UberPop, the taxi app’s cheaper car-sharing service, is to be banned in France from January 1st, the government announced as taxi drivers blocked roads in Paris in protest against the company.
Pierre Henry-Brandet, a spokesman for the interior ministry, told French TV that the government would seek to tighten regulations for chauffeured rides. Though UberPop sells itself as a car sharing service, critics say that it is really a taxi app under a different name.
"Currently, people who use UberPop are not protected if there is an accident. So not only is it illegal to offer this service but for the consumer there is a real danger," Henry-Brandet told BFM television.
On Twitter this morning, Uber Paris apparently looked to shake off the dispute, writing: “Please note that demand is very strong today, have a good week”.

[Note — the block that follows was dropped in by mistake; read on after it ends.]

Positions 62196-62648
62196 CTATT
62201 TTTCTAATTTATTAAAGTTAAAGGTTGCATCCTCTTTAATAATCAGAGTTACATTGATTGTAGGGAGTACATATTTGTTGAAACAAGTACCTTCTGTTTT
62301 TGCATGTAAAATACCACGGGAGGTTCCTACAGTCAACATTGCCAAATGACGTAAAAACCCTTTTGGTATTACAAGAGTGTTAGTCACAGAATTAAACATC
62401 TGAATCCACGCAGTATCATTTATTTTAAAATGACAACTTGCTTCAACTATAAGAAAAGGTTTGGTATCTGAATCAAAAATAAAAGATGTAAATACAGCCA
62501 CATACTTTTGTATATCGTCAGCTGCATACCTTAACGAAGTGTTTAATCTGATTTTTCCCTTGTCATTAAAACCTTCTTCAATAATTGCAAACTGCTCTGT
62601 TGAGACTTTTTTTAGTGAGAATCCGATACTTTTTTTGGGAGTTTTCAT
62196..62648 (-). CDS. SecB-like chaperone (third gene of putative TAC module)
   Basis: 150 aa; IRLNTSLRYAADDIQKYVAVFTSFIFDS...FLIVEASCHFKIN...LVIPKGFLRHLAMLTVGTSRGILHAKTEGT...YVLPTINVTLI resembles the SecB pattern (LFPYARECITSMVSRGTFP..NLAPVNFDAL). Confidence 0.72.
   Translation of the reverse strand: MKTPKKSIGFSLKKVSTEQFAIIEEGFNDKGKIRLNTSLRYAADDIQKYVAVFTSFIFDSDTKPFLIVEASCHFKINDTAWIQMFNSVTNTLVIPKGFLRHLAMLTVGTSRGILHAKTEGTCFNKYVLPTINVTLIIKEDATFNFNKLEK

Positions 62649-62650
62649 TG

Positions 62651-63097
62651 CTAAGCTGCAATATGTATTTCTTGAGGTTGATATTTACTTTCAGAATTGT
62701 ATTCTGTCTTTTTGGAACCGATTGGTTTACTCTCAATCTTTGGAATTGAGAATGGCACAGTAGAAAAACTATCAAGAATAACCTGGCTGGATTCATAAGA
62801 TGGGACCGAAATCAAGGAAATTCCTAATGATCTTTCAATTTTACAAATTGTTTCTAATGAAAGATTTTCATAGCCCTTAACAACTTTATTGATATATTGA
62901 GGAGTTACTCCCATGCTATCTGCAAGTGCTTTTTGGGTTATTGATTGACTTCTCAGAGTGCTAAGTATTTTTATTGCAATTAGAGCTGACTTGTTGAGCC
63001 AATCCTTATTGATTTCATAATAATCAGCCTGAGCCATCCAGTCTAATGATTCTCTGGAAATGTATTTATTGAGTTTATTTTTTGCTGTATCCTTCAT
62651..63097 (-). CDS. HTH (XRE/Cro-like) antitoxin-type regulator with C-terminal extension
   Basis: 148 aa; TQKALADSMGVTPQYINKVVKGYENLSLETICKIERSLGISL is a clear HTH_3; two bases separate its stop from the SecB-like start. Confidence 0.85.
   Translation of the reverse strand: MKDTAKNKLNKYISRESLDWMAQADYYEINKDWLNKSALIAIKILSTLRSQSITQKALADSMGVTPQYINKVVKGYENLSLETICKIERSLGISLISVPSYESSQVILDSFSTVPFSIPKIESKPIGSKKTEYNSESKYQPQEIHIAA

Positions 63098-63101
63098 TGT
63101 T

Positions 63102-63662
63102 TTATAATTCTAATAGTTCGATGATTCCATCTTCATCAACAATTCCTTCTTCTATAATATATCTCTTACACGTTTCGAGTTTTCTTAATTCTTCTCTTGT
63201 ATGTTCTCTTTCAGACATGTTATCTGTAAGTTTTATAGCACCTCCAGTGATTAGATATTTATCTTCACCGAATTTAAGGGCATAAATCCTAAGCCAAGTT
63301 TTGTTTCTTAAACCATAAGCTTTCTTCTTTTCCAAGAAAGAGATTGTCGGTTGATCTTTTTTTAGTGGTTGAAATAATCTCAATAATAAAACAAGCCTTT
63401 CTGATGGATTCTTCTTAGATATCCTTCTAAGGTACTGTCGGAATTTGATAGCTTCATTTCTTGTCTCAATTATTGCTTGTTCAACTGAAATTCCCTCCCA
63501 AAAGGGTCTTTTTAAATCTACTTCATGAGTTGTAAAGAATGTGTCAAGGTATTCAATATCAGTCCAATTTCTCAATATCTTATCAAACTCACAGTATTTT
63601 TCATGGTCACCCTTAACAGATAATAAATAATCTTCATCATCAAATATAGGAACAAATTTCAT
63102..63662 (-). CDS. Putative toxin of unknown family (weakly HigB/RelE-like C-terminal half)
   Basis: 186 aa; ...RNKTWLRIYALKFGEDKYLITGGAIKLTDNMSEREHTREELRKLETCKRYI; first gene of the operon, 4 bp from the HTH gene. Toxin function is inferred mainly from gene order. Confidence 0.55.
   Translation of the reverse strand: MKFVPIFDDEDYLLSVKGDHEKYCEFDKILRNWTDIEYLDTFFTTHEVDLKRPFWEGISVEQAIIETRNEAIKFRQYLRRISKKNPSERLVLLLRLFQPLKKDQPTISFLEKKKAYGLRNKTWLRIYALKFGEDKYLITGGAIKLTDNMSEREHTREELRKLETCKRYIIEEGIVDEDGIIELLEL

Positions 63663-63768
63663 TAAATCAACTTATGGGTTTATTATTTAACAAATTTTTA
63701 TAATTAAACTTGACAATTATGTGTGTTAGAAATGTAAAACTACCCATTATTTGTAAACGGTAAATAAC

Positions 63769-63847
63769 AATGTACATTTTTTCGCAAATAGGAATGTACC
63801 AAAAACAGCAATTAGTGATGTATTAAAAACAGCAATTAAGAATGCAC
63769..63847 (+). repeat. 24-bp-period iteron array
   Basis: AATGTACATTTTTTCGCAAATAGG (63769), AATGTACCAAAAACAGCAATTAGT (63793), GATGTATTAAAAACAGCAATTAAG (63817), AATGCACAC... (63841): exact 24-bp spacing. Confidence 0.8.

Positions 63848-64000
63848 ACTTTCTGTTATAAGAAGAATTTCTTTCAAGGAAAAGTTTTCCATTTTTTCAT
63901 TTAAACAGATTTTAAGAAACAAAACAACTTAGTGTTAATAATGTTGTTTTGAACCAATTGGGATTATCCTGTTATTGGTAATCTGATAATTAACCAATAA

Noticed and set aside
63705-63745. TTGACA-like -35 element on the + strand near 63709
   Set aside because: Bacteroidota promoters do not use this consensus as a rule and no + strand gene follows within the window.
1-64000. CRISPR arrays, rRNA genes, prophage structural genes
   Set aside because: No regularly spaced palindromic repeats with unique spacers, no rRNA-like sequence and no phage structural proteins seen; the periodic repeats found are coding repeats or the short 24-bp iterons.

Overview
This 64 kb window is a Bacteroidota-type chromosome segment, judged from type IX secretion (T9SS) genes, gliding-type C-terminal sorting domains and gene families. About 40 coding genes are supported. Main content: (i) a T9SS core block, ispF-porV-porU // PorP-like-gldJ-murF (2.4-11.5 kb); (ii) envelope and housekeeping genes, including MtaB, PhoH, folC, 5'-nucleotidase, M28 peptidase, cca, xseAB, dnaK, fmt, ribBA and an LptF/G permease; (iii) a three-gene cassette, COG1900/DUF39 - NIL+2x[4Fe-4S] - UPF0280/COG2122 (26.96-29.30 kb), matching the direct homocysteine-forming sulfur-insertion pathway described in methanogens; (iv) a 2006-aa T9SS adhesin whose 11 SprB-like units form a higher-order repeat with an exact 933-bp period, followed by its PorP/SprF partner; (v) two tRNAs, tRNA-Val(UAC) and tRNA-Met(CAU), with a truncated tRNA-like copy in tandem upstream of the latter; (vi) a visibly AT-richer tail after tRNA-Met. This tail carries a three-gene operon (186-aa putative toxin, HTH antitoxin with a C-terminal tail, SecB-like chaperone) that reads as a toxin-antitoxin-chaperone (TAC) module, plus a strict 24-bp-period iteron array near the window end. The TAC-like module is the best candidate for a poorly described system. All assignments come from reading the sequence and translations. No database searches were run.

Good Morning ! Attention, la demande est très forte aujourd'hui, bonne semaine à tous.— Uber Paris (@Uber_Paris) December 15, 2014
The tweet was its first since Friday, when it had posted its response to a proposed closure of UberPop. A court stopped short of banning the company on Friday but said that it should make changes including stopping referring to it being legal for its drivers to act like taxis.
Several hundred taxis blocked roads from the Roissy Charles de Gaulle airport this morning, and then moved slowly towards Paris.
France is the latest of several places where Uber has faced challenges to its service, which matches people seeking rides with drivers through a mobile phone app.
Traditional taxis say Uber has an unfair advantage because its drivers do not face the same requirements, insurance and taxes.
Additional reporting by PAReuse content